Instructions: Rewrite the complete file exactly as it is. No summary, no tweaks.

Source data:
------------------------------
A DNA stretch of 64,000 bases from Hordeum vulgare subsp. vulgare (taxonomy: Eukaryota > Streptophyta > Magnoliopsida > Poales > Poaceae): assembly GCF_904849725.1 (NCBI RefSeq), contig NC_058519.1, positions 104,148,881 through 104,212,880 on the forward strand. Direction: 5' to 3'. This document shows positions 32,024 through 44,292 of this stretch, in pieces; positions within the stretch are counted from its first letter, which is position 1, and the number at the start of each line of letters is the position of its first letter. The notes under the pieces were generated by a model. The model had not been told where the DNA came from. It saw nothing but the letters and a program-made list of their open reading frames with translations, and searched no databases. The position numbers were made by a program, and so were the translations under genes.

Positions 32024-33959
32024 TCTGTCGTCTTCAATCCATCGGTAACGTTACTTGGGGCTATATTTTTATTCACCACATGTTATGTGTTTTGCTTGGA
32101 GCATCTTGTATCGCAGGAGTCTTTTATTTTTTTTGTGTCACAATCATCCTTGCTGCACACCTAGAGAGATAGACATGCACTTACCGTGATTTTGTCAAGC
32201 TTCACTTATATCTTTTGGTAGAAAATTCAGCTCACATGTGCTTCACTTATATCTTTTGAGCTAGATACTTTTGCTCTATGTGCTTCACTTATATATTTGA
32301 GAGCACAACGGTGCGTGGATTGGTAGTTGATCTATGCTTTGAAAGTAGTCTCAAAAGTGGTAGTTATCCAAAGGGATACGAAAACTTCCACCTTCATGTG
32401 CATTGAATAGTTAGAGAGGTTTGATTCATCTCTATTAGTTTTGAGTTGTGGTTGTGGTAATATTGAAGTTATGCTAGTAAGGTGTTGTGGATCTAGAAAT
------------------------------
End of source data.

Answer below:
A DNA stretch of 64,000 bases from Hordeum vulgare subsp. vulgare (taxonomy: Eukaryota > Streptophyta > Magnoliopsida > Poales > Poaceae): assembly GCF_904849725.1 (NCBI RefSeq), contig NC_058519.1, positions 104,148,881 through 104,212,880 on the forward strand. Direction: 5' to 3'. This document shows positions 32,024 through 44,292 of this stretch, in pieces; positions within the stretch are counted from its first letter, which is position 1, and the number at the start of each line of letters is the position of its first letter. The notes under the pieces were generated by a model. The model had not been told where the DNA came from. It saw nothing but the letters and a program-made list of their open reading frames with translations, and searched no databases. The position numbers were made by a program, and so were the translations under genes.

Positions 32024-33959
32024 TCTGTCGTCTTCAATCCATCGGTAACGTTACTTGGGGCTATATTTTTATTCACCACATGTTATGTGTTTTGCTTGGA
32101 GCATCTTGTATCGCAGGAGTCTTTTATTTTTTTTGTGTCACAATCATCCTTGCTGCACACCTAGAGAGATAGACATGCACTTACCGTGATTTTGTCAAGC
32201 TTCACTTATATCTTTTGGTAGAAAATTCAGCTCACATGTGCTTCACTTATATCTTTTGAGCTAGATACTTTTGCTCTATGTGCTTCACTTATATATTTGA
32301 GAGCACAACGGTGCGTGGATTGGTAGTTGATCTATGCTTTGAAAGTAGTCTCAAAAGTGGTAGTTATCCAAAGGGATACGAAAACTTCCACCTTCATGTG
32401 CATTGAATAGTTAGAGAGGTTTGATTCATCTCTATTAGTTTTGAGTTGTGGTTGTGGTAATATTGAAGTTATGCTAGTAAGGTGTTGTGGATCTAGAAAT